I like the news that a group of entrepreneurs has launched a new 35mm analogue camera. But I don't love it.
I can understand why sales of vinyl and turntables are up, because they never really went away. And I've lost count of the number of stories about the resurgence of vinyl in the past 15 years.
But 35mm film? It's as good as extinct unless you count stubborn artists and students who persist with the medium.
It's a question of simplicity. Sure, you have to invest extra effort to put on a record. But the difference between a digital camera or smartphone, and sending away a film to be developed (or develop yourself)? No thanks, and I've spent a lot of time doing both.
The other major difference is that photography is creative. You determine the output (not Fleetwood Mac, Beyonce or Arcade Fire). And digital photography has completely transformed the creative process - but that's the subject for another blog.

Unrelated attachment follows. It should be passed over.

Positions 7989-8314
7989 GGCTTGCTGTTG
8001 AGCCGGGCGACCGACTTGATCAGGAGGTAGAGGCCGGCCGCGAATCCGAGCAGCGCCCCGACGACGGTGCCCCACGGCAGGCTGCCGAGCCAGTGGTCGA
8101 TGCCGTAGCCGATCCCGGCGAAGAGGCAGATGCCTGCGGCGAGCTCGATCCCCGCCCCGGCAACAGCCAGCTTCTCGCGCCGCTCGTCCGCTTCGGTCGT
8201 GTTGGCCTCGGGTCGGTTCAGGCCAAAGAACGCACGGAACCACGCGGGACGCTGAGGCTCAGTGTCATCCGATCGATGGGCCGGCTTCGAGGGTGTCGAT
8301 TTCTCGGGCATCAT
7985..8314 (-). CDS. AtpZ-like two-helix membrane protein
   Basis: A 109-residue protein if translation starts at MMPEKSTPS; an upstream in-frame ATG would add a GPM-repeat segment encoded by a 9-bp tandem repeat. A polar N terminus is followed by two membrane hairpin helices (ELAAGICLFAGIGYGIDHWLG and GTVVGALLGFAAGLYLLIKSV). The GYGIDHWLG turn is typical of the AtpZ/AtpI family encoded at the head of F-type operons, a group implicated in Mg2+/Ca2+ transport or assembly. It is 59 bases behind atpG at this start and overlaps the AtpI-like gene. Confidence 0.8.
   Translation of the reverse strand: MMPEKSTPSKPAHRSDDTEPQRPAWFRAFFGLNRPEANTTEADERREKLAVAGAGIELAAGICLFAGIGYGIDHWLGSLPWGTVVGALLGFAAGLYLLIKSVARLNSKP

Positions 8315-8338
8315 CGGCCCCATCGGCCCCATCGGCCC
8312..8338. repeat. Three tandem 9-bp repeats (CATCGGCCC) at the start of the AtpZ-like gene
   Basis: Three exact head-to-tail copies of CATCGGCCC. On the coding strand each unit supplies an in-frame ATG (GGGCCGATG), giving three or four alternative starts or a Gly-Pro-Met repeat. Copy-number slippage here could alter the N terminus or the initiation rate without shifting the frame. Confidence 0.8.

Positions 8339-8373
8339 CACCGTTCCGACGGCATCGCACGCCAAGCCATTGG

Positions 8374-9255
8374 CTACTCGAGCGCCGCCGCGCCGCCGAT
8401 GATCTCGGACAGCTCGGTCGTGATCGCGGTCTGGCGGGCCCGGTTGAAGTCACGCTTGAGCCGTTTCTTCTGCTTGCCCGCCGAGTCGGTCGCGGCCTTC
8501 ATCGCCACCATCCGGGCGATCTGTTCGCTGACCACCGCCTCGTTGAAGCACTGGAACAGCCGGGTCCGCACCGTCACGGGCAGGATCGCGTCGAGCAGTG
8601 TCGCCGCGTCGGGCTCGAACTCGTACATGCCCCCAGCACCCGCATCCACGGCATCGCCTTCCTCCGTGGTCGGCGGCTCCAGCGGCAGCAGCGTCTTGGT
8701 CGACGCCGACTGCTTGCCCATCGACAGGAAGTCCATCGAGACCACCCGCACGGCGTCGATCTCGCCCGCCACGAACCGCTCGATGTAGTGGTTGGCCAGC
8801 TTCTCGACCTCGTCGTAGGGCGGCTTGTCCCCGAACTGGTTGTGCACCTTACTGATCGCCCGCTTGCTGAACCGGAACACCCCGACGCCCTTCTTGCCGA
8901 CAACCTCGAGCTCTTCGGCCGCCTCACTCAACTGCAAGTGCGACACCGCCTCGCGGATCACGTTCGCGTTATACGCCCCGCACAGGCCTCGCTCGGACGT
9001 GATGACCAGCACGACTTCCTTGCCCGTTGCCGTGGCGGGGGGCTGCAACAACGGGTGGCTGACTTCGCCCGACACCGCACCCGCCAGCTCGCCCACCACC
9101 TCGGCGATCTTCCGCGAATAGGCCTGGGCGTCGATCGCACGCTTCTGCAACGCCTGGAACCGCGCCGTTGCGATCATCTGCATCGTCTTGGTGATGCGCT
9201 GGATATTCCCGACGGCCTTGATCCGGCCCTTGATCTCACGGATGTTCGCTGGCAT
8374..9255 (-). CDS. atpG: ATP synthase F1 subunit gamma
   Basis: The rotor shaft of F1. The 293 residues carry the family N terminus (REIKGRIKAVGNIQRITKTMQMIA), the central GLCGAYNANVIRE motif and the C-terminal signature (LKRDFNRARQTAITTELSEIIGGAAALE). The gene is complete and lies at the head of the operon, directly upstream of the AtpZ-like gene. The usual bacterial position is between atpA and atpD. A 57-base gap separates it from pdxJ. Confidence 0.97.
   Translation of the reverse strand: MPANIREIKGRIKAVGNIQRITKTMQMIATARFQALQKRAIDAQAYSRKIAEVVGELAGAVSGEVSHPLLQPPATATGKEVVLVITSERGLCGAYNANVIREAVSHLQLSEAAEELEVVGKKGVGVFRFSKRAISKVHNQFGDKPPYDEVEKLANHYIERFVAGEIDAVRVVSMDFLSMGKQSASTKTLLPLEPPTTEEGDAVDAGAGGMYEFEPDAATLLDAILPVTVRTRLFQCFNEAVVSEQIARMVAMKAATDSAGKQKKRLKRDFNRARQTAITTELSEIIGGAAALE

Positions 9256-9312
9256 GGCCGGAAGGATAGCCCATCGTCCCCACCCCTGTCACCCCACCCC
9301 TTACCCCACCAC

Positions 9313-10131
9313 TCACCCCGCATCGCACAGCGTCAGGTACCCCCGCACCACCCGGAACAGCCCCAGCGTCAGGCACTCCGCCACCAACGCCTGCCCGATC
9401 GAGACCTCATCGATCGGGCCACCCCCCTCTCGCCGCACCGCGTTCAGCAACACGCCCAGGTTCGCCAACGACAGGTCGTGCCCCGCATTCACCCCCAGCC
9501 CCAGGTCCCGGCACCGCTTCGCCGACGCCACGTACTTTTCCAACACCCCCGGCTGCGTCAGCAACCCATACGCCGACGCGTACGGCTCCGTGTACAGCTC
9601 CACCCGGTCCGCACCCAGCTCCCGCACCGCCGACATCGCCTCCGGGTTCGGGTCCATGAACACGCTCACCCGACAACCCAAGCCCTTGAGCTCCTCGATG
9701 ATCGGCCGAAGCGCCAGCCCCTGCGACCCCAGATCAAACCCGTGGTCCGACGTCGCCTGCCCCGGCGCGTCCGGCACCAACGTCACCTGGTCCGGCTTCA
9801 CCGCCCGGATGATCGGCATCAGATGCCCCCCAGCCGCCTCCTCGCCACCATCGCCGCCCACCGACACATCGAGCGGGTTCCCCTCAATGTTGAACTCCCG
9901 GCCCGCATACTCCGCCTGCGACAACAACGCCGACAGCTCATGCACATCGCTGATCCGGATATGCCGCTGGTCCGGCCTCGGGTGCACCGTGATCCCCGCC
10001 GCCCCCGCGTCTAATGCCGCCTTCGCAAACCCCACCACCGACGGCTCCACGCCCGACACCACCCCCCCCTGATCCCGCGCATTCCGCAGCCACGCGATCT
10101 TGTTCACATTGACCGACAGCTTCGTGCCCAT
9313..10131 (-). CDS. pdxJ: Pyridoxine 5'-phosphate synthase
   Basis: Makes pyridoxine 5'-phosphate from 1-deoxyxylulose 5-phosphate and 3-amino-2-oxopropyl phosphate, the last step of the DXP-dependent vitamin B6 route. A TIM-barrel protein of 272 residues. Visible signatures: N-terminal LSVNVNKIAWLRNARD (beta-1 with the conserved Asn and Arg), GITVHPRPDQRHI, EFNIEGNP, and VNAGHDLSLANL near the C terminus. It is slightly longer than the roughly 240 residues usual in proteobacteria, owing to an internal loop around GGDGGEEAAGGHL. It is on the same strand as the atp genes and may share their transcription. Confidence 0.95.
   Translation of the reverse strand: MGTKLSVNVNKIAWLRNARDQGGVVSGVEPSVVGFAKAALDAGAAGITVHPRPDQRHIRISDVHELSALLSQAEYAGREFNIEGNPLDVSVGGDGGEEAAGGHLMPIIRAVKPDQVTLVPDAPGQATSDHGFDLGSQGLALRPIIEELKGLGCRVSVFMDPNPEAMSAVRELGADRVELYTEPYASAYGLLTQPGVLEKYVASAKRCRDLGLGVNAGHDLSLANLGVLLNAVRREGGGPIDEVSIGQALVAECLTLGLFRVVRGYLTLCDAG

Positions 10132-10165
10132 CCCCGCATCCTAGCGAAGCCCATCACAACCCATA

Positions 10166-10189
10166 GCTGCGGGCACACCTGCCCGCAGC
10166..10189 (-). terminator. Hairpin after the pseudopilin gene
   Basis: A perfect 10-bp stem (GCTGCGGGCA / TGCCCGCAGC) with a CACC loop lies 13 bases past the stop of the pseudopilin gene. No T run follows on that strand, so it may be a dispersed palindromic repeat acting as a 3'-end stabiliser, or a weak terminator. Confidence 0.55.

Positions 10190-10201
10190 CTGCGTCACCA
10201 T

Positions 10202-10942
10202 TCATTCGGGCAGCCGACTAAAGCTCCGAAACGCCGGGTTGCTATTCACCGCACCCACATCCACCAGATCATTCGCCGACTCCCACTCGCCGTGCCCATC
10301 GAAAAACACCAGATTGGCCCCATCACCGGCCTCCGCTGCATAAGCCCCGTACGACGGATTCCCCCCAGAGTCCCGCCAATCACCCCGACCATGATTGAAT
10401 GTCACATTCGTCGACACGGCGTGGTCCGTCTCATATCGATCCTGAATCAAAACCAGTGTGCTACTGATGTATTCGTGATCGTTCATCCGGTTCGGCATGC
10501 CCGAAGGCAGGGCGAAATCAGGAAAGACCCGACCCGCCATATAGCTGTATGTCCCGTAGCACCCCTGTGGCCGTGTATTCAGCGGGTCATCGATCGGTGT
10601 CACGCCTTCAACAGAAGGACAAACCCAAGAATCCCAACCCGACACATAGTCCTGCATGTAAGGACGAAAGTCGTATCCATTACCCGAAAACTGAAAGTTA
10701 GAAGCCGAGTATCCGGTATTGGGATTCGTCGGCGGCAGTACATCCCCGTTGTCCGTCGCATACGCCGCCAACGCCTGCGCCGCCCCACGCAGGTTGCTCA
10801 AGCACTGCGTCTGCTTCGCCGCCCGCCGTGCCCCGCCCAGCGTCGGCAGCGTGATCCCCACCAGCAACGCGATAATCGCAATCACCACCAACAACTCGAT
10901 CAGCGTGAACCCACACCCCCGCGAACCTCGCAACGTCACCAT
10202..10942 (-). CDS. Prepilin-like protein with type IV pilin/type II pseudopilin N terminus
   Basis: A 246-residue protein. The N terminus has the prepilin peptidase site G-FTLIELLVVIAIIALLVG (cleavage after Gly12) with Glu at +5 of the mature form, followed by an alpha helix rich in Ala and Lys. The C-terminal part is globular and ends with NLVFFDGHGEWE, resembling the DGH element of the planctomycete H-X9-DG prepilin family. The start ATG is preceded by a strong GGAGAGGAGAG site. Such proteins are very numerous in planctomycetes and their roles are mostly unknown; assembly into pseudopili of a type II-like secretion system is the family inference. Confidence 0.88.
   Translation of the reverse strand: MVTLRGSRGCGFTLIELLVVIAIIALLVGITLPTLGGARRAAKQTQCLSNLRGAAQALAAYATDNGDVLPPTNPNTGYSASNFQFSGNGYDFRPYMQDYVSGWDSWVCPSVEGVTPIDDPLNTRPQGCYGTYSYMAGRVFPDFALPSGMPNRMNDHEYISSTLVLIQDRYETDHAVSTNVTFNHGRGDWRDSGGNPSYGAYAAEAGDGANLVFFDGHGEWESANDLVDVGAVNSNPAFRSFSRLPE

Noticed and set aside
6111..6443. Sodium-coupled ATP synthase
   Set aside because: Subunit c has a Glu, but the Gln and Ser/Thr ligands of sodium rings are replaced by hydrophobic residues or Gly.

First it was vinyl LPs. Then more recently, it was the turn of audio cassettes. Now old-style film photography has risen from the almost-dead. Large numbers of still photographers, professional and amateur alike, are turning their backs on digital technology in favour of images with “soul”, conjured by exposing gelatin-coated strips of thin plastic to light – a process that can now seem as remote and exotic as the methods of medieval alchemy. The first new single lens reflex film camera to be designed since the early 1990s is about to enter production, having been planned and prototyped in a small workshop in Stoke Newington, London.